“If you make a place beautiful, beautiful people come to it. They are looking for something romantic. They don’t want to show off. They don’t want to live in castles or yachts anymore. They don’t want to think anymore.” These are the words of Prince Alfonso Hohenlohe, who was born 55 years ago into a royal line traceable to the year 1100 and the Holy Roman Empire. Prince Alfonso caters to Europe’s golden crowd at Club Marbella, his lush resort on Spain’s Costa del Sol.
Until the 1940s Marbella was nothing but a village of 900 inhabitants on the Spanish coast. That all changed when, according to legend, a German prince’s coal-powered Rolls-Royce broke down there. Prince Alfonso zu Hohenlohe fell in love with the place and decided to stay.Born into one of the oldest noble families in Europe (he was godson to the king of Spain), Hohenlohe was a successful businessman and notorious playboy, fluent in five languages and skilled at sports such as rally-driving and tennis. After his fateful stop in Marbella he decided in 1947 to build a grand private residence there – the Finca Santa Margarita, with traditional whitewashed walls, red-tiled roofs, charming patios and terraces and wonderful, sprawling gardens with fountains, thousands of old trees and manicured lawns. There he played host to a constant flow of glamorous visitors with names such as Bismarck, Metternich and Thyssen, many of whom eventually bought adjacent plots to build their own homes.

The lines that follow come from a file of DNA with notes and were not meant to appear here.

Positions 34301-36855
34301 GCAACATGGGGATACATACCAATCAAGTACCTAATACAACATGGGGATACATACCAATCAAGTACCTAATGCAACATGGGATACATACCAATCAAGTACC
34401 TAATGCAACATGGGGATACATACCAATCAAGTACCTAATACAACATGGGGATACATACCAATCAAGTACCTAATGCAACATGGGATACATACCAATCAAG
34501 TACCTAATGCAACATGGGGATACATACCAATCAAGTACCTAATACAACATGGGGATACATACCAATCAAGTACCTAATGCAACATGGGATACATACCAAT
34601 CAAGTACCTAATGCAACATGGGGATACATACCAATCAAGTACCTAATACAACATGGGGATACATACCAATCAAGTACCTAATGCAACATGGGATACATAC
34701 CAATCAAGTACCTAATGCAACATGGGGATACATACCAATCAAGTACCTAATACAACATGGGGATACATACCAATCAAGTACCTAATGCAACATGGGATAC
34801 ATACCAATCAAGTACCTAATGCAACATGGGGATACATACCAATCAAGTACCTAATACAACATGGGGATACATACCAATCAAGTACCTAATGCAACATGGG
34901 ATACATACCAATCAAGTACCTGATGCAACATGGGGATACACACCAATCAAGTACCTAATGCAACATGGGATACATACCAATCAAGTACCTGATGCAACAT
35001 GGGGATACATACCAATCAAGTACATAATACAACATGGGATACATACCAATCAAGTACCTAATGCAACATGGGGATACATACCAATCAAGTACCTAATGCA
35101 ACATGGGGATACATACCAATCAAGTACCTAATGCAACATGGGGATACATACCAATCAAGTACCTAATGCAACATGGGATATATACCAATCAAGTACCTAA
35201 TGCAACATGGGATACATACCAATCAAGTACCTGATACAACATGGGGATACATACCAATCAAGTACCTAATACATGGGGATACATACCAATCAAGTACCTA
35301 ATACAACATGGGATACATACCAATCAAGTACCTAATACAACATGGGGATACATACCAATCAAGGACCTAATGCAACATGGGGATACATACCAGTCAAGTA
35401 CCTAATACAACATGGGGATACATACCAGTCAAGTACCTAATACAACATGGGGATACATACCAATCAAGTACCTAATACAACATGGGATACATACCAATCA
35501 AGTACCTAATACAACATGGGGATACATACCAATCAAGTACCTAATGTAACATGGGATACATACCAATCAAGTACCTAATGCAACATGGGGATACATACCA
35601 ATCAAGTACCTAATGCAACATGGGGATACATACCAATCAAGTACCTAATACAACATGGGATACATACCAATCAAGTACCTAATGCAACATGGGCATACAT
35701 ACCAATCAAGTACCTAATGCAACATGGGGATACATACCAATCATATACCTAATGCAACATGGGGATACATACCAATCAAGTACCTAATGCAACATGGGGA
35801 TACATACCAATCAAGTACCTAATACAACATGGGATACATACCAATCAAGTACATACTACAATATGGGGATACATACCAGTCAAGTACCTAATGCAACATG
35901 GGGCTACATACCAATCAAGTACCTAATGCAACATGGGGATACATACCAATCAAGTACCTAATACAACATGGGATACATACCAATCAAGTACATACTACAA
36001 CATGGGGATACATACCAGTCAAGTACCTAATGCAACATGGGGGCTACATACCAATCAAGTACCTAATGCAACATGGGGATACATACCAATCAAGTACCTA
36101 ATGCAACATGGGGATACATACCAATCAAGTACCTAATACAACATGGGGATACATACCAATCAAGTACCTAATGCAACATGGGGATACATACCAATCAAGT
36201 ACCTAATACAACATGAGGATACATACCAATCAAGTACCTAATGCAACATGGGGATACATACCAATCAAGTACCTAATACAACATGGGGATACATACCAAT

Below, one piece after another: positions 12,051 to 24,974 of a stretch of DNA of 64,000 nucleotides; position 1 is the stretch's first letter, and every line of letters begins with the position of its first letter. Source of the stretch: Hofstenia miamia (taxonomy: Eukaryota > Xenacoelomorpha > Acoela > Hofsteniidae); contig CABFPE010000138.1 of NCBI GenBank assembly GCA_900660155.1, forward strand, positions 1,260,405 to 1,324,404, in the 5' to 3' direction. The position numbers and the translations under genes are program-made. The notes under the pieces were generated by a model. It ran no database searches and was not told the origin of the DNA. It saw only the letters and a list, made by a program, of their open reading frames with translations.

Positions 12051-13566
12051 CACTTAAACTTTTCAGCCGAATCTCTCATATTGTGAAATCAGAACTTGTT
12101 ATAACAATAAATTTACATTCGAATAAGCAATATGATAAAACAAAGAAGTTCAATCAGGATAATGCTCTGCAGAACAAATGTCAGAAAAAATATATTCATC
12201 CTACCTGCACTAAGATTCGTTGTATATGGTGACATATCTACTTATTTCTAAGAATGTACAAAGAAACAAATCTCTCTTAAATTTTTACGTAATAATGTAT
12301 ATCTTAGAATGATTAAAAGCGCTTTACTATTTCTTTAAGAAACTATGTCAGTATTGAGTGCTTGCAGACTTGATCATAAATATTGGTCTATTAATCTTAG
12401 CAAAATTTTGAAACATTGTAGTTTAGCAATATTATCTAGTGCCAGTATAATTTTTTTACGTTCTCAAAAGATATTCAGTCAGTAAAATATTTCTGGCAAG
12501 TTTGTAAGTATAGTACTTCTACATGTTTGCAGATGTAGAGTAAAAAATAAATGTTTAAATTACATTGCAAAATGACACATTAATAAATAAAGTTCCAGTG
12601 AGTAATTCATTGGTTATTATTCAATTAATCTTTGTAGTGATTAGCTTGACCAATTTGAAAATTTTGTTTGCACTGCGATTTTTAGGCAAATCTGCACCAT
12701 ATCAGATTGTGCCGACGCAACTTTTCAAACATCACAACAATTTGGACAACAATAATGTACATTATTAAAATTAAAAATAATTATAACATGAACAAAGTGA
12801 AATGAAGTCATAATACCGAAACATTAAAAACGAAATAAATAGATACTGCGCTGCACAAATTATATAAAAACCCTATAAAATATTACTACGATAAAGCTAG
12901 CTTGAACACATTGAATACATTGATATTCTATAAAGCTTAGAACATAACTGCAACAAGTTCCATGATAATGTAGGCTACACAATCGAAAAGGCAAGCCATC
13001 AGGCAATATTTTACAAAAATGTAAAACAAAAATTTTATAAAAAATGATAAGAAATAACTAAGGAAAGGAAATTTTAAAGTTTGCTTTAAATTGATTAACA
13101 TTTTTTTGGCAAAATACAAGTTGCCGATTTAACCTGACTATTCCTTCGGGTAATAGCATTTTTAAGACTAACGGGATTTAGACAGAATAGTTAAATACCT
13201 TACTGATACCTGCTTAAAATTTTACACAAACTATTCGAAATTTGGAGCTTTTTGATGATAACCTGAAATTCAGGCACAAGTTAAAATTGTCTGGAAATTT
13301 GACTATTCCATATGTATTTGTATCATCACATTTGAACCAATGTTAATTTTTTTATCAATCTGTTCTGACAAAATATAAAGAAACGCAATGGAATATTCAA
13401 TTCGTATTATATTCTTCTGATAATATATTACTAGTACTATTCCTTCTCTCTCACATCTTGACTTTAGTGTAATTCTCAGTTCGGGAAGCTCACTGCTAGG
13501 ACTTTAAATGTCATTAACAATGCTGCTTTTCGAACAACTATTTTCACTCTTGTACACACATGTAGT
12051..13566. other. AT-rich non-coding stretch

But Hohenlohe had even grander plans. In 1954 he sold his own home (to his friends the Rothschilds) and used other parts of the estate to build the famous Marbella Club, which quickly became synonymous with Europe’s mid-century elite “jet set” lifestyle. (Indeed Hohenlohe was often credited with having “invented” the jet set.) Regular guests included the
Soon the former village was a fully fledged international resort, with Hohenlohe still a driving force. As head of the Costa del Sol Promoters’ Co-operative, he successfully lobbied for improvements to roads, airports and water supplies in the region. He continued to run the Marbella club and eventually set up another estate, not far away in the hills near Ronda, where he planted Bordeaux grapes and produced his own award-winning wine under the “Principe Alfonso” label.
By the late 1970s, however, Hohenlohe had become disenchanted with Marbella’s move toward mass tourism and so he sold the club to a consortium of Arab businessmen.